If you had a bowl of meatballs and wanted to dress them up a bit before you served them, would you add whipped cream, a sprinkle of nuts, and a cherry on top? A meatball sundae doesn't sound attractive? Seth Godin knows how to write with snappy images to get his ideas across in crisp, concise, and memorable images. The idea of the meatball sundae is used to illustrate old style companies trying to "get with it" by using the New Marketing paradigm without updating anything else. One of the examples he cites is the $40 million Anheuser-Busch spent on Bud-TV to add zero new customers. I am not qualified to judge the appropriateness of the effort or what Bud was after, but I do agree with the author that the goal of all marketing, in the end, has to be to create more customers.
The book has three parts that each consists of multiple short sections that focus on aspects of the topic under discussion. Part 1 is "Thinking About the Meatball Sundae" and takes us through the history of marketing in the US and how it has gone through several upheavals and how those who got their marketing in synch with the new realities won.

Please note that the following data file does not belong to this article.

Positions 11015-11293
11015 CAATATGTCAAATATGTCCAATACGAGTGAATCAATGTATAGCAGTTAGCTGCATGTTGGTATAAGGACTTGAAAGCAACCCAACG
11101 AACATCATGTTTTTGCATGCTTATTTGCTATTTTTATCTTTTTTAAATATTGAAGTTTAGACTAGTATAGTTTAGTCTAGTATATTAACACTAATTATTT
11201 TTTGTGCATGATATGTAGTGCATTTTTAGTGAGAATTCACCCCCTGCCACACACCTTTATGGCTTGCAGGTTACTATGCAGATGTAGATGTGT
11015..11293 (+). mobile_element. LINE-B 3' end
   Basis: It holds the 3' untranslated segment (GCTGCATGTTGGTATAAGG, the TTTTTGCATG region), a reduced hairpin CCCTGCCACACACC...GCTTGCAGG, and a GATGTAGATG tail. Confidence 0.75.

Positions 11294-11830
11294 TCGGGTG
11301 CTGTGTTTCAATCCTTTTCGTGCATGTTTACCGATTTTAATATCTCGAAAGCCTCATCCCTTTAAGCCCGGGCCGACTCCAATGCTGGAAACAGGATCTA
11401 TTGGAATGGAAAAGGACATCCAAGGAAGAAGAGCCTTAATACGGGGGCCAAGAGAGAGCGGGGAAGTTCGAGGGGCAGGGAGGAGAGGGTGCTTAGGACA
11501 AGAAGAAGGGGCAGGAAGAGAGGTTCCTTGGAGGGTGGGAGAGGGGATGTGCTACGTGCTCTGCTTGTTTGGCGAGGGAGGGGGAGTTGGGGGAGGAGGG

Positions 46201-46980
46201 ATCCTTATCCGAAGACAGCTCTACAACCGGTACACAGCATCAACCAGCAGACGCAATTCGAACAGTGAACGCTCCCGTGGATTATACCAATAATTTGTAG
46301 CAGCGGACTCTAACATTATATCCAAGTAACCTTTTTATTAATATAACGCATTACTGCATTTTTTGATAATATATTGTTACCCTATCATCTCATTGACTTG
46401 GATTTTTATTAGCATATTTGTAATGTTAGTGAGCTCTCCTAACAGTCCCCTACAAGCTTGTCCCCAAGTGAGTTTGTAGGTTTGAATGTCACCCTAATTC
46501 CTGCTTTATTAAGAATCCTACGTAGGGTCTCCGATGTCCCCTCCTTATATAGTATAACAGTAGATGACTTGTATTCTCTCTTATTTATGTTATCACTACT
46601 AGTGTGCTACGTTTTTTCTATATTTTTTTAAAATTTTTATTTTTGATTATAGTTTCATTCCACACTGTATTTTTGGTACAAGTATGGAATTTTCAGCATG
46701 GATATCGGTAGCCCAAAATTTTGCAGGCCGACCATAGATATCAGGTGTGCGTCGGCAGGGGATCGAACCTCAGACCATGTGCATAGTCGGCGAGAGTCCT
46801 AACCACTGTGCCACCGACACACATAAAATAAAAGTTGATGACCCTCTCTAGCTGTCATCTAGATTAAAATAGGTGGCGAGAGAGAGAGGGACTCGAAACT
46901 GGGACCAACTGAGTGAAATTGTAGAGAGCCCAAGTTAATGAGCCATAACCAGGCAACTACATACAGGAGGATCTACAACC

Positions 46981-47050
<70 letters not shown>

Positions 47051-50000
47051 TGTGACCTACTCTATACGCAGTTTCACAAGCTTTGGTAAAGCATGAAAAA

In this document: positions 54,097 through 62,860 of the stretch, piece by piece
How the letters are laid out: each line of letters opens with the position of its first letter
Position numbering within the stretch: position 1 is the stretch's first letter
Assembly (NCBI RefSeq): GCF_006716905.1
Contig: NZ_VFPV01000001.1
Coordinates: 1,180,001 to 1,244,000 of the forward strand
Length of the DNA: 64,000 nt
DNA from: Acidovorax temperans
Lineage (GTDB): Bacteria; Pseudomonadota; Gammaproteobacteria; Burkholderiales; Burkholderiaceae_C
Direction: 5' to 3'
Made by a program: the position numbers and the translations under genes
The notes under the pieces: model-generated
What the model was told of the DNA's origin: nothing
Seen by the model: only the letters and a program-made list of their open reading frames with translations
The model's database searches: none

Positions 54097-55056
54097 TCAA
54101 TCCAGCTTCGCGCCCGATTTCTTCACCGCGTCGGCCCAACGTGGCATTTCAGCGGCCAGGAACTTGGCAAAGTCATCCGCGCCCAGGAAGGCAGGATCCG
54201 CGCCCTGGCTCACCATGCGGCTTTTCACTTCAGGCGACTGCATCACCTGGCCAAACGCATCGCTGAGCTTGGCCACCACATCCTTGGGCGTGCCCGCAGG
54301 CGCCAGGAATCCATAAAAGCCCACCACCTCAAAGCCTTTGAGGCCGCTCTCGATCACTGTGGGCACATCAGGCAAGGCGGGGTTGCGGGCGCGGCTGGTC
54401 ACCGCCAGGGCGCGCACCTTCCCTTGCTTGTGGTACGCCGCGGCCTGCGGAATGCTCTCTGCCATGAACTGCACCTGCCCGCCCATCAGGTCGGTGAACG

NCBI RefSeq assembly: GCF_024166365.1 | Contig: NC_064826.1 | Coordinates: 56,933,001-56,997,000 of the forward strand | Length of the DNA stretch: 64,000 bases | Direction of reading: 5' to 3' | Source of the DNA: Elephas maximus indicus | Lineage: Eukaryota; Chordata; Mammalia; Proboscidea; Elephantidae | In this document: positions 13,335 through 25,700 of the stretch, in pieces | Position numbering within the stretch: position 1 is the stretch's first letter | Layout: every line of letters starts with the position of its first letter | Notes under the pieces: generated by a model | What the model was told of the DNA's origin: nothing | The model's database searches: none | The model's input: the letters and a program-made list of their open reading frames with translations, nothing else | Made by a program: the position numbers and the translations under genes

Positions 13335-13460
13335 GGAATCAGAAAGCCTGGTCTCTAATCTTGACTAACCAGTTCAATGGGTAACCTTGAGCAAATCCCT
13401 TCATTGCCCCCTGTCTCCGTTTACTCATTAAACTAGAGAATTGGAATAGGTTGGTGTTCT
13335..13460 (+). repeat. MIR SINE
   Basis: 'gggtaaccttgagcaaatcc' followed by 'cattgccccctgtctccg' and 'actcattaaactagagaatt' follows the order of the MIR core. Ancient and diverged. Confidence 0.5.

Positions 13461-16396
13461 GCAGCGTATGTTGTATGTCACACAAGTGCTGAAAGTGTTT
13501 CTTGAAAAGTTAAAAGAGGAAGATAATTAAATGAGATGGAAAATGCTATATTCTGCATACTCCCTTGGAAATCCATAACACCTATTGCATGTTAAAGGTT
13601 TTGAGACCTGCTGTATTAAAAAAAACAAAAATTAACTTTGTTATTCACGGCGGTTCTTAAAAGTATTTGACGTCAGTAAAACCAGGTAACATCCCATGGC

Part 2 is "The Fourteen Trends", which discusses the realities of the New Marketing.
They fourteen trends are:
1) Direct Communication and Commerce Between Producers and Consumers
2) Amplification of the Voice of the Consumer and Independent Authorities
3) Need for an Authentic Story as the Number of sources Increases
4) Extremely Short Attention Spans Due to Clutter
5) The Long Tail
7) Google and the Dicing of Everything
8) Infinite Channels of Communication
9) Direct Communication and Commerce Between Consumers and Consumers
10) The Shifts in Scarcity and Abundance
11) The Triumph of Big Ideas
12) The Shift From How Many to Who
13) The Wealthy Are Like Us
14) New Gatekeepers, No Gatekeepers
Part 3 is "Putting It Together" and Case Studies. The Case Studies are short illustrations of how these principles and trends support success or how failure results from ignoring them.
The book is a pleasant read and geared towards those trying to get a handle on what is happening now in the marketplace, especially to entrepreneurs thinking about their marketing efforts. It is written with energy and without academic jargon.
You will know if this book is for you. That is, if you are writing checks for marketing programs for your company, this book is for you.
Reviewed by Craig Matteson, Ann Arbor, MI